Racing: Afsoun hint to Fitzgerald

Two promising Haydock winners may prompt jockey to rethink retirement plans

Two very good reasons for Mick Fitzgerald to rethink his decision to retire at the end of the season emerged at Haydock yesterday. Both are young hurdlers with bright futures and the Irishman, still at the top of his game, may not much enjoy watching others galloping to victory on Afsoun and Amaretto Rose in years to come.

Of course, he may have the best of them before he goes; impressive wide-margin victories for the Nicky Henderson-trained pair put them both on the Cheltenham Festival trail.

Afsoun announced himself a credible contender for the Champion Hurdle with a saunteringly easy nine-length success, putting the memory of an uncharacteristic fall on his previous run firmly behind him.

On testing ground that was passed fit for racing only after a morning inspection, Fitzgerald restrained the keen French-bred as the doughty veteran The French Furze took the field along. Afsoun emerged from his slipstream on the swing into the straight, jumped the last two obstacles with aplomb and quickly drew clear in stately isolation down the centre of the track.

The run-in yesterday was more than a quarter of a mile (the usual final hurdle being omitted because of the near-waterlogged underfoot conditions) and into a buffeting headwind, which can affect the concentration of a horse running solo. But Afsoun, the 11-8 favourite, coped with a will.

It was by no means the strongest edition of this two-mile Grade Two contest ever staged, but although The French Furze is now a teenager, there are very much worse yardsticks, particularly on his favoured ground.

Afsoun showed himself not averse to mudlarking but, as a Flat-bred son of Kahyasi, it is likely that he will be seen to better effect on a drier surface. His profile is upwardly mobile; he has done nothing but improve since he finished fifth to the Champion Hurdle favourite Detroit City in last season's Triumph Hurdle.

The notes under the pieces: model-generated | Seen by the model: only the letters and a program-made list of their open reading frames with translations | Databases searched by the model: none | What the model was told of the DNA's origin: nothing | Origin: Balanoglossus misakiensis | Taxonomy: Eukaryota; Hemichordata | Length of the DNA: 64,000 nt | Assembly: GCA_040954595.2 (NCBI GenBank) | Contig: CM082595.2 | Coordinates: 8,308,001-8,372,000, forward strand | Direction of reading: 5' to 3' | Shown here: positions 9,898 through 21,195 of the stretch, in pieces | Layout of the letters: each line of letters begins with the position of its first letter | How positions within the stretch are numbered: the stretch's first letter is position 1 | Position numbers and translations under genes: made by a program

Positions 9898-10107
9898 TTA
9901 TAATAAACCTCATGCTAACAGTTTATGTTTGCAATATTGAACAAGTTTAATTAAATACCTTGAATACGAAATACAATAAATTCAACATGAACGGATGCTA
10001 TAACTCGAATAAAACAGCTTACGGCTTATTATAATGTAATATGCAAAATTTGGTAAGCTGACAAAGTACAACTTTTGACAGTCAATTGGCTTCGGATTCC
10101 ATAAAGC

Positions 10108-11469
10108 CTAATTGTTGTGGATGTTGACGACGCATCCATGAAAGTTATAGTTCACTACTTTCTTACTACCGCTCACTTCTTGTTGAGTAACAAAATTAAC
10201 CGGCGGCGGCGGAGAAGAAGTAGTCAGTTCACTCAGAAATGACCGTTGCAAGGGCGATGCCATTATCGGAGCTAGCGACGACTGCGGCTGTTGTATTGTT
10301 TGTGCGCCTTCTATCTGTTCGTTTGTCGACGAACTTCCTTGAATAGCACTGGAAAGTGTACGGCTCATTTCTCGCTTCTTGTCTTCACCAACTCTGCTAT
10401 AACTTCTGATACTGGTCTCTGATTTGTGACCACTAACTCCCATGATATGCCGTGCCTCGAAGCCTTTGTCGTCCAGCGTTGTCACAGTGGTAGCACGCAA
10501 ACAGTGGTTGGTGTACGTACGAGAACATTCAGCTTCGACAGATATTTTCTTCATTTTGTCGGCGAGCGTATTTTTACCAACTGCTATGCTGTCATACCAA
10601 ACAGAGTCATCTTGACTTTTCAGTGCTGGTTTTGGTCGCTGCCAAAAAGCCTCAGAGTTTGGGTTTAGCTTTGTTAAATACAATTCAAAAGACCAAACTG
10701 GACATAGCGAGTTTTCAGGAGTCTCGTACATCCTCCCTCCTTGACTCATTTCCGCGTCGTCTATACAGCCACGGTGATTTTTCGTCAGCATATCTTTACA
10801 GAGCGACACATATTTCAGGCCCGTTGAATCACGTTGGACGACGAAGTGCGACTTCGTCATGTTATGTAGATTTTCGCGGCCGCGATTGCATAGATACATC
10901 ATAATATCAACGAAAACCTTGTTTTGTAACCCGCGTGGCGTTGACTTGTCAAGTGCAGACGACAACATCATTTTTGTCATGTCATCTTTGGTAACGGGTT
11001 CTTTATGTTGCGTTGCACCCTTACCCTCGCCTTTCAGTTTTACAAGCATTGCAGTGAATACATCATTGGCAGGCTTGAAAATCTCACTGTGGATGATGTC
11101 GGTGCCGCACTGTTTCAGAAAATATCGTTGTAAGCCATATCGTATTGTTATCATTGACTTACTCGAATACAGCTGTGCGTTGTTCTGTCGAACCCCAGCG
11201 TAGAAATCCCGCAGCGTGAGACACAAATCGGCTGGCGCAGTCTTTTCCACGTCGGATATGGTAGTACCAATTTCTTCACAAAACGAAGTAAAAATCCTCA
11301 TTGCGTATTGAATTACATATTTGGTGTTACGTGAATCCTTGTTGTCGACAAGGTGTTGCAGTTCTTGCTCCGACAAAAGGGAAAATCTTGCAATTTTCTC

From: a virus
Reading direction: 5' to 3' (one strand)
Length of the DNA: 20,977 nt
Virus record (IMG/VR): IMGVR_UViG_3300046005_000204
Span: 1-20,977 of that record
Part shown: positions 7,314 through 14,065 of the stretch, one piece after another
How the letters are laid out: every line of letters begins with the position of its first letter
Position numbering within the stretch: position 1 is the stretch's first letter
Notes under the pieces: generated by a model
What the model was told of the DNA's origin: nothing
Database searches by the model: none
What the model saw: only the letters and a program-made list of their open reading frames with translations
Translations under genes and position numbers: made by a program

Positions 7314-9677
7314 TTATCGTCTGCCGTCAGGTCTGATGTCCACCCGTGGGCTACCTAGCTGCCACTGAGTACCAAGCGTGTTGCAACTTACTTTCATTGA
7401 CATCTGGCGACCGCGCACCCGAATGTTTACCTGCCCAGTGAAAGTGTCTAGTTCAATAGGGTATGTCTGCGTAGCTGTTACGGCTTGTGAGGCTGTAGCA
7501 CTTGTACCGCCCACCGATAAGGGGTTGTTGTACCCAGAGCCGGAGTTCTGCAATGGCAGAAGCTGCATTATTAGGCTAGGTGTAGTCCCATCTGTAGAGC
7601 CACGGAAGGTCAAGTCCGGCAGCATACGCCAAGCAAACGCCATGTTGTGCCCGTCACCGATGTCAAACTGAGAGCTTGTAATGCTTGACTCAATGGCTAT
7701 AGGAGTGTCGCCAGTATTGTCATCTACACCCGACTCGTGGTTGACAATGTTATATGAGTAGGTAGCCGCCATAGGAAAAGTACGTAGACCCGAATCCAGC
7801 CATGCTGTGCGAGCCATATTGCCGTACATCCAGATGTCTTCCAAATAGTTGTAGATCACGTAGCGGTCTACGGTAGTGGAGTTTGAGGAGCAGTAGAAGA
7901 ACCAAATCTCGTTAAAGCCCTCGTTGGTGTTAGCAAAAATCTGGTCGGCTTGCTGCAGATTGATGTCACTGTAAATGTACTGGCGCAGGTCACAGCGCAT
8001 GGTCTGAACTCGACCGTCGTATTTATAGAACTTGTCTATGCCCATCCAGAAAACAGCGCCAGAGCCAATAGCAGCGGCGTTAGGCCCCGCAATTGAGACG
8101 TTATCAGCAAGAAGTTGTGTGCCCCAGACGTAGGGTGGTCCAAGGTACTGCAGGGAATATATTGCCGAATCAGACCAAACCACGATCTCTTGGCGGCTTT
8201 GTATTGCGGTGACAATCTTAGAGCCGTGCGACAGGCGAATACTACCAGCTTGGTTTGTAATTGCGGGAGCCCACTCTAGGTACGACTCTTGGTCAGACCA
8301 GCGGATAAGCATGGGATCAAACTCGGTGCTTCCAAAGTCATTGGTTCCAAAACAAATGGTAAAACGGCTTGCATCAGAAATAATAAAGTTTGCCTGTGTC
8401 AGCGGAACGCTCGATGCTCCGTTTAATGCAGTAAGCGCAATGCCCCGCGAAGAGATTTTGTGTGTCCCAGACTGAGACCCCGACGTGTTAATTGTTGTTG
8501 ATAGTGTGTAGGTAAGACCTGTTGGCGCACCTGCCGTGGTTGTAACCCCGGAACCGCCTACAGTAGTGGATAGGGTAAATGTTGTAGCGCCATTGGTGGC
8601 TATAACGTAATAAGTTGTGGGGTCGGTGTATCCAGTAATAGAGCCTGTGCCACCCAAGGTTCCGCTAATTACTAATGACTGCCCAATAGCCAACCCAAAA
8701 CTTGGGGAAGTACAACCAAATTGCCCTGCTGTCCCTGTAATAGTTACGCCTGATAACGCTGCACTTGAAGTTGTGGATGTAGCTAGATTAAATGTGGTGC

"He's a real nice little horse," said Fitzgerald. "We've all learned from his fall, him and us. Perhaps he'll have to step up again for the Champion Hurdle, but he wasn't that far behind Detroit City last year, so we'll see."

Five-year-olds do not often win Champion Hurdles, but the last to do so, See You Then in 1985, was also trained by Henderson. His latest young star is unlikely to appear again before the big day. "That's earned him his ticket," said owner Trevor Hemmings, "and I should think we'll nurse him between now and then. He's been buzzy in the past but he seems to be calming down as he gains experience. The Irish keep on winning the Champion Hurdle so I hope we'll give them something to think about." Of the betting firms, Ladbrokes were most impressed with Afsoun's performance, cutting him to 16-1, which is on a par with the likes of the crack mare Asian Maze.

The six-year-old Amaretto Rose has a way to go to match that female of the species, but yesterday she was 18 lengths deadlier than the males in the Grade Two novices' contest. The Alflora chestnut, making it two from two over hurdles, looked very much the part as she swept up to and past Astarador, Fitzgerald sitting motionless. She is now third favourite at 10-1 for the Supreme Novices' Hurdle.

Fitzgerald tempered his delight with reason. "She was impressive," he said, "but those long winning distances tend to happen on extremes of ground. But she is good, she's really switched on to her job and her technique over a hurdle is very slick."

Honours in the day's fencing feature, the Peter Marsh Chase, went to 8-1 shot The Outlier, but the moral high ground was taken by the top-weighted runner-up, Turpin Green, who was giving a stone and a half to his rival. But credit to both horses over a gruelling three miles in the conditions. The Outlier, trained by Venetia Williams and ridden by 3lb claimer Paul O'Neill, was in front for the full length of the straight after trailblazing Irish Raptor's mistake four out left him exposed.

"The wind was very strong," said O'Neill, "and he started to waver a bit. But once I got hold of him and got some slaps into him he put his head down and did it well." Too many slaps for the stewards' liking, though; the rider picked up a three-day ban for excessive use of the whip.

My Way de Solzen, one of the most exciting of this term's chasing recruits, had little more than a paid (nearly £20,000) exercise gallop to land the odds in the novices' Grade Two two-and-a- half-miler.


Best shortshot
Tradingup (Towcester, 2.40) has shown signs of being progressive and has won over the course and distance in similar conditions.

Best longshot
Madam Blaze (Towcester, 1.40) is entitled to improve for her debut and the stamina in her pedigree will be an asset today.